Cost and hassle depends on your circumstances.  Are you in the USA, what state, township (or local jurisdiction)? Do you own the property or lease it?

    Our local township in NJ has a two part cost of the permit.
    First is set by type of work, and does not vary.
    Second is based on cost of the modification, and my hassle started when the township official insisted 'labor' was to be included with material cost, even though I did all my own labor.

    Another requirement for the permit was a structural survey by qualified engineer to assure the PV system would stay on the roof during local wind/snow loading.
    This cost is not easily estimated.

    The Electric Company and NJ Board of public Utility 'permits' were for the most part, free.
    However, the BPU wanted a licensed electrician signature which added cost.


    Township  Permit $369.00
    Electrician  Fee $200.00

    If you do not get a permit and get caught, you will have to pay original cost plus a fine, and possibly a letter form the utility denying a right to tie into the grid (if grid tied system is wanted)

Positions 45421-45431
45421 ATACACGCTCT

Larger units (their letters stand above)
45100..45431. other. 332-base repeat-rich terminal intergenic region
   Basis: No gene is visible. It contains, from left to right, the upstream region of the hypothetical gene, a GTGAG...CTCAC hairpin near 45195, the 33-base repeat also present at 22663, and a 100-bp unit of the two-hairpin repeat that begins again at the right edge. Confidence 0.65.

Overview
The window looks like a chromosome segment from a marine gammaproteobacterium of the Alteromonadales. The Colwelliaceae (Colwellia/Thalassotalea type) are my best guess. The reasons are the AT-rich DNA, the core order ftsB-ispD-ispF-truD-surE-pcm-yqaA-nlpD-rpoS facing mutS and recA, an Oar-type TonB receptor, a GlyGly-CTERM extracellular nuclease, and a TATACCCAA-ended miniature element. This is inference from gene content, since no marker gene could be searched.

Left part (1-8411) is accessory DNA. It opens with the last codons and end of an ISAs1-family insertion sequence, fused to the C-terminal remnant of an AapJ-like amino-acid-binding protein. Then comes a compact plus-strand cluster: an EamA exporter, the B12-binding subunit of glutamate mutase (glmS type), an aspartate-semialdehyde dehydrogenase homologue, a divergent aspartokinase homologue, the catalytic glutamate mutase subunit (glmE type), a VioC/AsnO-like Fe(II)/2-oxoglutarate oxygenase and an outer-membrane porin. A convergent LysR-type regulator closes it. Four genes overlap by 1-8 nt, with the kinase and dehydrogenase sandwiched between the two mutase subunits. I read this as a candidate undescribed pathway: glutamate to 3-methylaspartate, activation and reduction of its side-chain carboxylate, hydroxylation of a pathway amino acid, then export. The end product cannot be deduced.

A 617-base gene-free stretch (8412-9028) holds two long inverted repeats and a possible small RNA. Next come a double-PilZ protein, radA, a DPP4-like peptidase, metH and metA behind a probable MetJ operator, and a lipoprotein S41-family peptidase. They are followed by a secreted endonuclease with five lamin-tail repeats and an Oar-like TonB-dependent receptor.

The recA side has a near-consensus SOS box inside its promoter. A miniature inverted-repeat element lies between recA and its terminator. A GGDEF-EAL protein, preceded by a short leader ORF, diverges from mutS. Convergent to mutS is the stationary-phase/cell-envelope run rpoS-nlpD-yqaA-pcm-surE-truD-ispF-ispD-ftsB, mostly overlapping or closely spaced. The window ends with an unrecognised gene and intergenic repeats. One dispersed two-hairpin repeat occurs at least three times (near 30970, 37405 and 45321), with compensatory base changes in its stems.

Camden County, NJ, USA
    19 SW285 panels
    SE5000 inverter
    grid tied
  • PhotowhitPhotowhit Solar Expert Posts: 5,592 ✭✭✭✭✭
    edited March 2017 #14
    My reasoning for NOT buying a high end, high wattage, 12 volt inverter is, you have no where to go. They are pretty specific to RV and some boats. If you want even 2000 watts I would suggest going to a 24 volt system, and at 2000 watts you likely want at least 4 golf cart batteries for 12 or 24 volts....

    ...and now your cheap learning system has become a pretty good sized system and more expensive.

    The advantage is that you can take a 30% tax credit (off your bottom line) for a system through 2019 (barring any rewrite by GOP) I wrote this then realized I don't think you qualify as you don't own the property, please double check...

    If you are in Missouri area, or between St Louis and Tallahassee and not planning to do this until late fall, Drop me a message. I have a Midnite E-panel for the Magnum inverters, I would sell you cheap, but don't want to ship it. I purchased it and a didn't go with a larger inverter yet and won't until this battery dies, perhaps another 5-7 years, when I can switch to a 48 volt system.